you’re operating with a very different mental background than if you believe in a Creation designed by a Person who takes an interest in you—that man is "the only creature on earth that God has willed for its own sake," as the Catechism puts it.

But as David Mills points out in this month’s issue of First Things: Wait a minute.  When Sagan calls our planet insignificant—insignificant to whom? 

And "forgotten"?   Forgotten by whom? 

Who is this subject who bestows “significance” on the larger, more impressive planets but is prone to “forgetfulness” about the smaller, less centrally located ones?

Even to say that our star is “lost” in its backwater galaxy hints either that Somebody misplaced it or else that the star itself is feeling deserted or neglected. 

How did all that personhood sneak back in there?

People who disbelieve in a personal Creator have a strange tendency to slip into just this kind of talk.  They tend to speak of “Nature” so anthropomorphically that you start to see her as a very clever, resourceful character who has her reasons for arranging things as she does.

I noticed the same tendency in a National Geographic video about pollination and ecosystems I used  for my kids' science class once, and in lots of popular "green" writing for both children and adults.  Perhaps it's for propaganda's sake—the advantages of instilling a facsimile of religious fervor are clear—but it seems to slip in even when no one's intending it.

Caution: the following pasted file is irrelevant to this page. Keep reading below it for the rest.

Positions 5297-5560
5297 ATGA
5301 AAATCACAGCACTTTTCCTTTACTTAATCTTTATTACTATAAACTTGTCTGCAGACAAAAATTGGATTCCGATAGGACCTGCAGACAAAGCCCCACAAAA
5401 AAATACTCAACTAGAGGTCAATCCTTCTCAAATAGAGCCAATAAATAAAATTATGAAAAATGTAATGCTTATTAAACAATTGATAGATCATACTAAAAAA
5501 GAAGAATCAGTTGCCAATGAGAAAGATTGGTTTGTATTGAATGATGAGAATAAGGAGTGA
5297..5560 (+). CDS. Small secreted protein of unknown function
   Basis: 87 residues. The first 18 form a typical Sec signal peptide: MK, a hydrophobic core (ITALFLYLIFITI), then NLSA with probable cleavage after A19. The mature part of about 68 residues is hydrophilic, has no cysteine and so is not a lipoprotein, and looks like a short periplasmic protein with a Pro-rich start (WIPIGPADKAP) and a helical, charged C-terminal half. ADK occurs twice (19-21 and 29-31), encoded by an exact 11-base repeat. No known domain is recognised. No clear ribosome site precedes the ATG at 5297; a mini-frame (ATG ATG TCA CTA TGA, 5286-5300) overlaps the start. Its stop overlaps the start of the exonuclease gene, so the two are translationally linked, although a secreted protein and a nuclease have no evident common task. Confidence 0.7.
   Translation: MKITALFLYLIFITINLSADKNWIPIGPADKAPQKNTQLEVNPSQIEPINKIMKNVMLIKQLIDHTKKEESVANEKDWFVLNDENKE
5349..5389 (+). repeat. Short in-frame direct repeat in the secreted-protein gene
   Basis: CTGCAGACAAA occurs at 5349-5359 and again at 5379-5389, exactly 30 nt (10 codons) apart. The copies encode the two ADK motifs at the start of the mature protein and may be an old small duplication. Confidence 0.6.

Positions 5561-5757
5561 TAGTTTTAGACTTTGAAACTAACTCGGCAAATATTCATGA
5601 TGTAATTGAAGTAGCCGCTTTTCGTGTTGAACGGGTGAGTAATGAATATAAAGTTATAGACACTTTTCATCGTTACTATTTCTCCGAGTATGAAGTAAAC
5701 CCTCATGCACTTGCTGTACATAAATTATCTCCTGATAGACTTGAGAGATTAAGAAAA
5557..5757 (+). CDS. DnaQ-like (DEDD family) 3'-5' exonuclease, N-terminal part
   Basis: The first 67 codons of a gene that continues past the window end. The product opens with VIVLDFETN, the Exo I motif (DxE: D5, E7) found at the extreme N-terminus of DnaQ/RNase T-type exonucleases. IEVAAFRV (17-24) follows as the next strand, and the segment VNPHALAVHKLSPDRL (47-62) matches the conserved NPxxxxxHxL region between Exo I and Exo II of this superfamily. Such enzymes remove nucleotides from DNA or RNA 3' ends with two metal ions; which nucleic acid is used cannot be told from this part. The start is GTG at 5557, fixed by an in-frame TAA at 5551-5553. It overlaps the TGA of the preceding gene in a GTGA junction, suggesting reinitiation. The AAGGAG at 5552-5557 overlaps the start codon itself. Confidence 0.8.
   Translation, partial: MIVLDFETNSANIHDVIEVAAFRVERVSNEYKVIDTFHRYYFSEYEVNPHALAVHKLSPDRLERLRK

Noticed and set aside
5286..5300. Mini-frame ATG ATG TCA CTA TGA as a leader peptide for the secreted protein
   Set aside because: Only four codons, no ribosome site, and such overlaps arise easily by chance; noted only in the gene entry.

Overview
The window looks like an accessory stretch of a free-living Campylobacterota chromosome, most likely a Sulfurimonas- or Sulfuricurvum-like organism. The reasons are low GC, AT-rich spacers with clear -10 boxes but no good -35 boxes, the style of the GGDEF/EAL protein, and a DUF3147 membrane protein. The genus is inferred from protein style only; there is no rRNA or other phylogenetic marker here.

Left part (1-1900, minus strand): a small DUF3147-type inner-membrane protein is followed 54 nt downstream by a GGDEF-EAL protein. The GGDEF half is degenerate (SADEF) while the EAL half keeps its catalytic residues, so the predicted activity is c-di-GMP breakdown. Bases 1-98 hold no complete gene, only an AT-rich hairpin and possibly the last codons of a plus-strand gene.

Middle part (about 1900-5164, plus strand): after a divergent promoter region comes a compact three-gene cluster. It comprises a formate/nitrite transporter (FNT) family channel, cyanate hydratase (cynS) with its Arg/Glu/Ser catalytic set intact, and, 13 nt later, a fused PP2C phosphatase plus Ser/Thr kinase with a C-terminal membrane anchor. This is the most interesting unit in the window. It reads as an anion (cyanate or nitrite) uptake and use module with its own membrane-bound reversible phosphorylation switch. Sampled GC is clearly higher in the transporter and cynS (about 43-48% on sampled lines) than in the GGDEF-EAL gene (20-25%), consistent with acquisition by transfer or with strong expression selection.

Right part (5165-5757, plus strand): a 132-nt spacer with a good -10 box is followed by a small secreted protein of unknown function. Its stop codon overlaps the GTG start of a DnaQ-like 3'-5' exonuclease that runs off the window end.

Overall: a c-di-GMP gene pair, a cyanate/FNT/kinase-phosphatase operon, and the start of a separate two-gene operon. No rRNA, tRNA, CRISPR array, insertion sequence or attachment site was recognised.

It’s powerfully reminiscent of the way absolutism sneaks into attempted defenses of relativism.  ("It's absolutely true that everything's relative!  Oh--wait a minute...")  Something about the universe seems to hearken back to personhood.

You could dismiss it as a persistent quirk of the human mind. Or you could show logically that something higher (a person) doesn't come from something lower (an impersonal process).  But maybe it's simpler.  Like the message in the skies over the U of M stadium the other day, maybe this one would be obvious, too, if we had eyes to see it.

Comments (8)


#1, Sep 19, 2012 3:47am

Philosopher Jean Guitton to former President and socialist François Mitterrand on his deathbed: "Monsieur le Président, il faut choisir entre l'absurde et le mystère." — Mr. President, one has to choose between the absurd and mystery. 

Marie Reimers

#2, Sep 19, 2012 8:40am

I read Walker Percy's Alone in the Universe - The Last Self-Help Book, last summer.  It was an excellent and fun read, making many of the same points.  Good essay, Dev.

Katie van Schaijik

#3, Sep 19, 2012 8:50am

I'll never forget Josef Seifert's critique of "random mutation".  He invited us students to imagine the parts of a Volkswagon strewn throughout a garage.  And then, thanks to a violent earthquake, they fly together and form a fully operating car.